DB-9
These are common connectors on IBM PC compatible computers. They are shaped like a trapazoid with 5 pins on the top row and 4 on the bottom row. Usually there are small numbers printed next to each pin. If this is not the case, look at the connector with the larger side up. Pin 1 starts at the top left for male, and the top right for female connectors. Pin 2 is beside pin 1 on the same row. Numbering restarts on the bottom row starting from 6 below pin 1.

The IBM DB-9 standard is to put ground on pin 5, computer transmit on pin 3, and computer receive on pin 2.

8-pin Mini DIN
These connectors are round, about 1/4" in diameter, and have 8 tiny pins. They are common for serial ports on Macintosh and NeXT computers, as well as recent Sparc models. Do not try to deal with these connectors directly. Instead buy a DB-25 adapter cable and follow the DB-25 directions. These cables generally cost around five dollars and are sold as Macintosh modem cables. DO NOT buy a Macintosh printer cable--transmit and receive (pins 2 and 3) are swapped on these cables. If you only have a printer cable, you need to buy a null modem. These are available from just about any computer store.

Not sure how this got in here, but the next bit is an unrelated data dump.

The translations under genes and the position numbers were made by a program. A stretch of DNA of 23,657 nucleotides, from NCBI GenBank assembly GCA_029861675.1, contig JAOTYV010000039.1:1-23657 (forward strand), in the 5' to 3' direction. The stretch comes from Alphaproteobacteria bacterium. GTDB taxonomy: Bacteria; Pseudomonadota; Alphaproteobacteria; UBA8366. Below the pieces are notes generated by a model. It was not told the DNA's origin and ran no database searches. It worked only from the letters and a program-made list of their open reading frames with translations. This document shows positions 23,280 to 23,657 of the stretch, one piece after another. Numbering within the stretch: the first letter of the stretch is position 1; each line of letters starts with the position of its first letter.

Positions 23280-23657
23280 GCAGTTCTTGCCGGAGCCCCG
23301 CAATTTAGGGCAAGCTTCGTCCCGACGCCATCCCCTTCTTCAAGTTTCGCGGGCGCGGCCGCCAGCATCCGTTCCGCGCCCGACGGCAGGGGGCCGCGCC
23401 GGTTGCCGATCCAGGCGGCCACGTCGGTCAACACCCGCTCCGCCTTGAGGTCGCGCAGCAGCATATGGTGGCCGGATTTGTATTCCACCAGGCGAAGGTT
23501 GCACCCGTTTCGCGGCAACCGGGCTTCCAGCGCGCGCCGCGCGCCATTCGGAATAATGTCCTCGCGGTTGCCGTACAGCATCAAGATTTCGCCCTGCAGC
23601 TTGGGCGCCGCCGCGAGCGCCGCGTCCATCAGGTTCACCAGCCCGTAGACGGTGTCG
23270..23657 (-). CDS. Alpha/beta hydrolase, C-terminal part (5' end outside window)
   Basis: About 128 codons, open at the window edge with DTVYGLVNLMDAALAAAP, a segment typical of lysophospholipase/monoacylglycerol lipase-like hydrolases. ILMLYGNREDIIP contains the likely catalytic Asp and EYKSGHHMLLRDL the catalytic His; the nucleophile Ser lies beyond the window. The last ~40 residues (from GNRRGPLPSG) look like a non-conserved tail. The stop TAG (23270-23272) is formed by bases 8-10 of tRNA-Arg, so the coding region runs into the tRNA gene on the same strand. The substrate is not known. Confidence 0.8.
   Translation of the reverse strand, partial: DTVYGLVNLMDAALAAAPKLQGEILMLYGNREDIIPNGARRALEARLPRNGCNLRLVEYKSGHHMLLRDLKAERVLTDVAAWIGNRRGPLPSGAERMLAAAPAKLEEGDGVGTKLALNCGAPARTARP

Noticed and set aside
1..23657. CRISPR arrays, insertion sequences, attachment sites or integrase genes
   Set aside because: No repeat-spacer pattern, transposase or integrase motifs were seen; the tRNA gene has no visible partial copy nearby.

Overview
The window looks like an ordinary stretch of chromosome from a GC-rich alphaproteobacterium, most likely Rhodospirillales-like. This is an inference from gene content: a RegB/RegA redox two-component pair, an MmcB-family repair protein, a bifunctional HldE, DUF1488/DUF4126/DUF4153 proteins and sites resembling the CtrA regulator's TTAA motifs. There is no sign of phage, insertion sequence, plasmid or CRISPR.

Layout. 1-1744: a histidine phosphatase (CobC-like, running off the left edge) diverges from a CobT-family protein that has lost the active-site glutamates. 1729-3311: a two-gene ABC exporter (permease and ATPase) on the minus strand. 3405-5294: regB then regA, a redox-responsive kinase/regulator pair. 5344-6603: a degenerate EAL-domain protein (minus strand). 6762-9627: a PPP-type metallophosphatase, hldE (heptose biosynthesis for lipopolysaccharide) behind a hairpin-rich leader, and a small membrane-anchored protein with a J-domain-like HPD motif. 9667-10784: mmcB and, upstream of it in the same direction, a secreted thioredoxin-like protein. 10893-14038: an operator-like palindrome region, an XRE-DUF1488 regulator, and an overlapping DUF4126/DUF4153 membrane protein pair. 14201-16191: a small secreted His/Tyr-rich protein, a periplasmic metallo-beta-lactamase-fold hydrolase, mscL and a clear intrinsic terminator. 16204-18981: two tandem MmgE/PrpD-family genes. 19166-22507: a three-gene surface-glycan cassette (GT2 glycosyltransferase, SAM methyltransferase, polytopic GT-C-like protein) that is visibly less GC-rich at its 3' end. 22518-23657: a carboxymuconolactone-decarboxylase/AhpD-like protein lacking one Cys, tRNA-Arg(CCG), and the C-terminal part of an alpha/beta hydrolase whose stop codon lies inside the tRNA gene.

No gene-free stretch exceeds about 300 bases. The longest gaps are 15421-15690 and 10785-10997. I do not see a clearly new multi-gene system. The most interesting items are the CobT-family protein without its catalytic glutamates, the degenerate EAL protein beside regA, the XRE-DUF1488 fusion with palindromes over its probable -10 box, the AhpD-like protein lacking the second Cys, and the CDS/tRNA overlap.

3-pin Molex Connector
These are the connectors used for the serial ports on the processor board. See section Cognachrome Vision System Board Diagram for pinouts.

If you have a voltmeter, you can distinguish between the transmit and receive lines in the following manner:

If you want to check if this transmit pin corresponds to a specific port, you can check the voltage when you send characters out that port. It should pulse briefly from the negative idle voltage to a positive voltage (between +5V and +10V) when data is transmitted. If you have an oscilloscope, you can see this happen. However, it happens too quickly for a voltmeter in DC mode to detect.